Best Beaches in Majorca
Majorca is home to a diverse range of beaches to suit the needs of different travellers. Seeking escapism? The quieter east coast could be just what you’re looking for, whether you go for the quaint town of Porto Cristo or the tranquil retreat of S’illot. 24-hour party people can head to Magaluf Beach to be surrounded by fellow revellers. But if you value your personal space head to Playa de Muro - as it extends for 6km! For a bit of everything, the capital Palma has culture, history and sand.
1. Porto Cristo Beach
Porto Cristo is a quaint port town that's considered to be a bit of a hidden gem. It boasts charming cobbled streets, with sandy-coloured buildings providing a distinctive flair. The 350m long beach is located on an inlet, offering views across the harbour in one direction and buildings perched on cliff tops in the other. The shallow calm waters provide the perfect place for younger children to safely splash around in. If you wish to spend the afternoon relaxing under the Mediterranean sun you may choose to rent a sunbed. Alternatively, if you’re feeling more active you may choose to hire a pedal boat.
Porto Cristo is also home to the renowned Caves of Drach. A tour of the complex takes around an hour. The paths lead you on a journey through an underworld full of beautifully illuminated stalactites and stalagmites. Plus, there’s an underground river leading to a large lake-filled cavern. The best bit is you’ll be invited to take a seat in a natural concert hall, as musicians treat your ears to some soothing sounds.
2. S'illot Beach
S'illot is a charming coastal town located to the north of Porto Cristo. It strikes a perfect balance between a bustling beach resort and a tranquil retreat. This small and intimate destination boasts a leisurely and laid-back pace of life, making it an ideal choice for those seeking relaxation. The nightlife here is also low-key, providing a peaceful ambiance for evening strolls or enjoying a drink at a local tavern.
The main draw in S'illot is its pristine white sandy beach, which stretches for 350m along the azure waters of the Mediterranean Sea. Beach lovers are guaranteed to be enchanted by the tranquil beauty and the opportunity to soak up the sun in a serene environment. The sandy stretch is backed by a range of restaurants and cafes, perfect for little travellers who can’t wait for their lunch.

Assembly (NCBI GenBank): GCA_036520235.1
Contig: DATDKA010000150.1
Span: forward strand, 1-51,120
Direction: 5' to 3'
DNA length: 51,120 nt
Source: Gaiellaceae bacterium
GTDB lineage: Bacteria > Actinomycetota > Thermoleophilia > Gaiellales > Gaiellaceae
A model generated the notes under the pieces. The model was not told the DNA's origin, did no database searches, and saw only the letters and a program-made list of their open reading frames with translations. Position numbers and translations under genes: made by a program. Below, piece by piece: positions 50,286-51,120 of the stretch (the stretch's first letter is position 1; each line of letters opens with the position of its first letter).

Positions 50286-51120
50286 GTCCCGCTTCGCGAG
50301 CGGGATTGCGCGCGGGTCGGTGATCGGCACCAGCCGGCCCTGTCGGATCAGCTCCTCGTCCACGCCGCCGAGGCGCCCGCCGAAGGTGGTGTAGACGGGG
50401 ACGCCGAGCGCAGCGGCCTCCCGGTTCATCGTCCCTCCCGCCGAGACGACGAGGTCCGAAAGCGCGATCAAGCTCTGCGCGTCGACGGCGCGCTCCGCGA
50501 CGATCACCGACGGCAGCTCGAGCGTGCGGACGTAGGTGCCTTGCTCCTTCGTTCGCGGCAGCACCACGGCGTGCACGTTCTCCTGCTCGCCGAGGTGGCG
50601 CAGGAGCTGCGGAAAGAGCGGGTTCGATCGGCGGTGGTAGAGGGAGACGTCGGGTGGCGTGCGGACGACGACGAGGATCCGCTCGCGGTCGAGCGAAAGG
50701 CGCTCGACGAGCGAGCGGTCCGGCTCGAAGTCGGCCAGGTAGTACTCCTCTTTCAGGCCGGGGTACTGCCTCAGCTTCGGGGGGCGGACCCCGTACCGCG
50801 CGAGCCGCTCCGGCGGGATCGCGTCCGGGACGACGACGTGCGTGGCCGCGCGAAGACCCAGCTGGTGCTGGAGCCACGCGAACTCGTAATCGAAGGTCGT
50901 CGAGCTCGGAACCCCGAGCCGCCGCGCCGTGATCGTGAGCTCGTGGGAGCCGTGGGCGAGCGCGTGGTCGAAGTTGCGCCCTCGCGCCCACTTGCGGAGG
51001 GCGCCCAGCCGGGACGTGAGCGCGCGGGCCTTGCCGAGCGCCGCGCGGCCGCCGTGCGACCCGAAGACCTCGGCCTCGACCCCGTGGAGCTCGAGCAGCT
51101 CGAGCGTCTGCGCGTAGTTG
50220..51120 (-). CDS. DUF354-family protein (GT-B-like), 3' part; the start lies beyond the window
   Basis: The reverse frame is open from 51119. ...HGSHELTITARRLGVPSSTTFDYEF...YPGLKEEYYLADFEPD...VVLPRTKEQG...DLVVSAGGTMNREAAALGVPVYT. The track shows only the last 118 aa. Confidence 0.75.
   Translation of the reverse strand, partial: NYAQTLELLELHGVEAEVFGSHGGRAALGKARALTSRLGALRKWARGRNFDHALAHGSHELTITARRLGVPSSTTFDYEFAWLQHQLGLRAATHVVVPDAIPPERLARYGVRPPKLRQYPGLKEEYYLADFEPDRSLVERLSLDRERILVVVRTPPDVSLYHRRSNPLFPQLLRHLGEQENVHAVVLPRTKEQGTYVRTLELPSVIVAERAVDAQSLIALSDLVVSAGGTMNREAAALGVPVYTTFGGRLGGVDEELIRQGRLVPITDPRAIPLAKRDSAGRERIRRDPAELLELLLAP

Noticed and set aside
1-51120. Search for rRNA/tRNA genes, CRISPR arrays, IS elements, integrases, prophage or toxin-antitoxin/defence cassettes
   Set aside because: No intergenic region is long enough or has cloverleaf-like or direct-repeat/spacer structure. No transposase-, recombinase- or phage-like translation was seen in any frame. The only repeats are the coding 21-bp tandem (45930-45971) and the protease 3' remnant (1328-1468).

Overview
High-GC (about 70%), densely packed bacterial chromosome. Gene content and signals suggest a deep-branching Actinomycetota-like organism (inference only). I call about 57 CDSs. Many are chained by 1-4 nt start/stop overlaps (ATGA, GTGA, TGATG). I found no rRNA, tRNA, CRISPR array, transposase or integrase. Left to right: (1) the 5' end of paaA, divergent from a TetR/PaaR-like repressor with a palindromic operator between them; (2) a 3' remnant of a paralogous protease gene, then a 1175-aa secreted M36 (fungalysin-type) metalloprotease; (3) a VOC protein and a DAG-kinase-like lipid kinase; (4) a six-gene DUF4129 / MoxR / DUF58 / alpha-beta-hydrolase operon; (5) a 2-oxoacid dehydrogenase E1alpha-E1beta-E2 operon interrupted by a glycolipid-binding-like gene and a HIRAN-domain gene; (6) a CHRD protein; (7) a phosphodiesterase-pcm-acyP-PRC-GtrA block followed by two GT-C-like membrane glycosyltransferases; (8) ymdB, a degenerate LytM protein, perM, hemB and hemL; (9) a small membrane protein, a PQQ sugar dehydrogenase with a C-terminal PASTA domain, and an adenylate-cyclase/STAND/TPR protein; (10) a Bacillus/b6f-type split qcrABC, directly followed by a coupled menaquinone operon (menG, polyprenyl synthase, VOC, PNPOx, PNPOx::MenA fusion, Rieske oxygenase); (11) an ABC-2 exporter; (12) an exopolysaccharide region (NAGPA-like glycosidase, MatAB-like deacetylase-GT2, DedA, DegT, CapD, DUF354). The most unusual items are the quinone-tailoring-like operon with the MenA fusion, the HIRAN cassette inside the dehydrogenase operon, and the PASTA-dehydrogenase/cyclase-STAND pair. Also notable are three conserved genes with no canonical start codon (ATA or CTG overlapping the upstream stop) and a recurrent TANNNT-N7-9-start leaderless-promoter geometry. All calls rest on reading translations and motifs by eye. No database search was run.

3. Magaluf Beach
Magaluf is famous for its vibrant nightlife, making it a popular destination for holidaymakers seeking a lively getaway. The sandy stretch here extends for 1km and the crystal clear waters tempt sunseekers into the Mediterranean to cool off. You may choose to try your hand at jet skiing, banana boating or parasailing.
The resort is home to the renowned Oceans Beach Club, with live DJs and themed pool parties, as well offering you the chance to chill with a premium cocktail on a king size Bali bed. As it’s very popular you’ll need to reserve your spot in advance to avoid disappointment. Music lovers should consider booking a Majorca holiday in mid-May, when the annual Mallorca Live Festival takes place. Previous headliners have included The Black Eyed Peas, The Kooks, Muse, Christina Aguilera and Franz Ferdinand.
4. Playa de Muro
Playa de Muro extends for more than half of the 11km distance between Can Picafort and Port d'Alcudia, so if you like a long walk on the beach this is the best spot in Majorca for you. But with multiple bus stops along the route and plenty of places to park, you’re not obliged to hike. The sea is fairly shallow but slightly deeper than at other beaches on the island, making it a great place to take kids who have learnt how to swim.
The list of watersports on offer are endless. If jet skiing isn’t adrenaline-filled enough for you, there’s parasailing or you could ride the Crazy UFO (a circular inflatable tied to a speed boat). If you want an activity that won’t make your heart race there’s dolphin safaris and beach horse riding.
5. Palma City Beach (Ca'n Pere Antoni)
There can’t be many beaches in the world with a backdrop of a gothic cathedral but Palma has just that. At 750m long this blue-flag stretch of fine sand isn’t the longest or shortest in Majorca, but being adjacent to the capital it’s both easy to get to and has plenty of amenities nearby. It’s the perfect place to spend a couple of hours after a day of sightseeing in Palma’s Old Town. If you stay until sunset you’ll be rewarded with some breathtaking views, whether you’re looking out across the bay or inland towards the cathedral.
At the eastern end of the beach, there’s an abundance of bars and restaurants, a beach club with volleyball courts, and a kayaking rental service. If you don’t want to walk back into the city centre you can make use of the handy bus service.